14. Tratamiento de la endocarditis sobre electrodos de marcapasos mediante cirugía cardíaca abierta

    Directory of Open Access Journals (Sweden)

    Mohamed M. El-Diasty

    2007-04-01

    Conclusiones: El explante bajo circulación extracorpórea del sistema de marcapasos en pacientes con endocarditis sobre electrodos es una técnica efectiva. Aunque presenta una morbimortalidad significativa, en ocasiones es el único método capaz de extraer por completo el material infectado, por lo que constituye una herramienta terapéutica de primera línea junto con los procedimientos percutáneos.

  15. Acute peritonitis as the first presentation of valvular cardiomyopathy.

    LENUS (Irish Health Repository)

    Higgins, Nikki

    2012-02-01

    Valvular cardiomyopathy can present a diagnostic challenge in the absence of overt cardiac symptoms. This report describes the case of a 46-year-old woman who presented with acute peritonitis associated with vomiting and abdominal distension. Subsequent abdominal computed tomography and ultrasound revealed bibasal pleural effusions, ascites, and normal ovaries. An echocardiogram revealed that all cardiac chambers were dilated with a global decrease in contractility and severe mitral, tricuspid, and aortic regurgitation. A diagnosis of cardiomyopathy with acute heart failure, secondary to valvular heart disease, was secured. Acute peritonitis as the presenting feature of valvular cardiomyopathy is a rare clinical entity.

  16. Acute peritonitis as the first presentation of valvular cardiomyopathy.

    Science.gov (United States)

    Higgins, Nikki; Burke, John P; McCreery, Charles J

    2012-01-01

    Valvular cardiomyopathy can present a diagnostic challenge in the absence of overt cardiac symptoms. This report describes the case of a 46-year-old woman who presented with acute peritonitis associated with vomiting and abdominal distension. Subsequent abdominal computed tomography and ultrasound revealed bibasal pleural effusions, ascites, and normal ovaries. An echocardiogram revealed that all cardiac chambers were dilated with a global decrease in contractility and severe mitral, tricuspid, and aortic regurgitation. A diagnosis of cardiomyopathy with acute heart failure, secondary to valvular heart disease, was secured. Acute peritonitis as the presenting feature of valvular cardiomyopathy is a rare clinical entity.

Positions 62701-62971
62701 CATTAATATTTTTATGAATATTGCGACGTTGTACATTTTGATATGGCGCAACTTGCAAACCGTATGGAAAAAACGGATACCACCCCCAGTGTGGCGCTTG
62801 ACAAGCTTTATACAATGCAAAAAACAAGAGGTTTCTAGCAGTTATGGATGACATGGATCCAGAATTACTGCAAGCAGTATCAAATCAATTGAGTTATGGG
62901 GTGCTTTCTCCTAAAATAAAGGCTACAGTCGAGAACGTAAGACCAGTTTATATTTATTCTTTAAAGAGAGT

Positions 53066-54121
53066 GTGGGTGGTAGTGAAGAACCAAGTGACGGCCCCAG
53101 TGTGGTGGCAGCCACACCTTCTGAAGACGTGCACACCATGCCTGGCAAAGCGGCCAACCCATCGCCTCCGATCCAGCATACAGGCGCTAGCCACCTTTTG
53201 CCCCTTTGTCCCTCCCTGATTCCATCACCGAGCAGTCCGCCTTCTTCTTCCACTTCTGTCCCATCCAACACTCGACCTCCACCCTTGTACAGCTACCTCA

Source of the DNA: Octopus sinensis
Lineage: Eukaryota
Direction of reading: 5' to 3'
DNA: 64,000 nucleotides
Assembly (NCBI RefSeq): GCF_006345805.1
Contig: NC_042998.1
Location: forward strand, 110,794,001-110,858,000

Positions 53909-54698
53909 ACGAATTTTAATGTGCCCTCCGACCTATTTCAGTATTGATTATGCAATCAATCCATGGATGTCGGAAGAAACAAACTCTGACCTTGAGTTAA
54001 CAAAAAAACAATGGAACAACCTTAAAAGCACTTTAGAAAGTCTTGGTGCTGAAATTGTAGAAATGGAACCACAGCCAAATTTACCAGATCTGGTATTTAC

17. Valvular regurgitation and stenosis: when is surgery required?

    Science.gov (United States)

    Goel, R; Sengupta, P P; Mookadam, F; Chaliki, H P; Khandheria, B K; Tajik, A J

    2009-01-01

    Valvular heart disease is a growing public health problem, with an increasing prevalence due to an ageing population. Despite advances, the medical management of symptomatic valvular heart diseases remains suboptimal, necessitating surgical correction. The challenge remains in identifying an asymptomatic or mildly symptomatic patient who will benefit from timely surgery before irreversible changes in cardiac function have occurred. The potential risks of surgery versus watchful expectancy require careful decision-making. This review is a focused update on the existing guidelines and identifies the knowledge gaps and avenues of future research in the management of patients with valvular heart diseases PMID:27325921

  18. [Treatment of valvular heart diseases with catheterization techniques].

    Science.gov (United States)

    Laine, Mika; Eskola, Markku; Rapola, Janne; Airaksinen, Juhani

    2013-01-01

    While valve surgery is an established form of treatment in significant valvular heart diseases, open heart surgery is not possible for all patients, owing to the risks involved. The incidence of valvular heart diseases increases sharply with age, and it is common that operative risks are overestimated due to age and associated diseases. This review deals with two catheter therapies that are in clinical use for valvular heart diseases: insertion of aortic valve prosthesis through a catheter and treatment of mitral valve insufficiency by clip implantation via the transvenous access.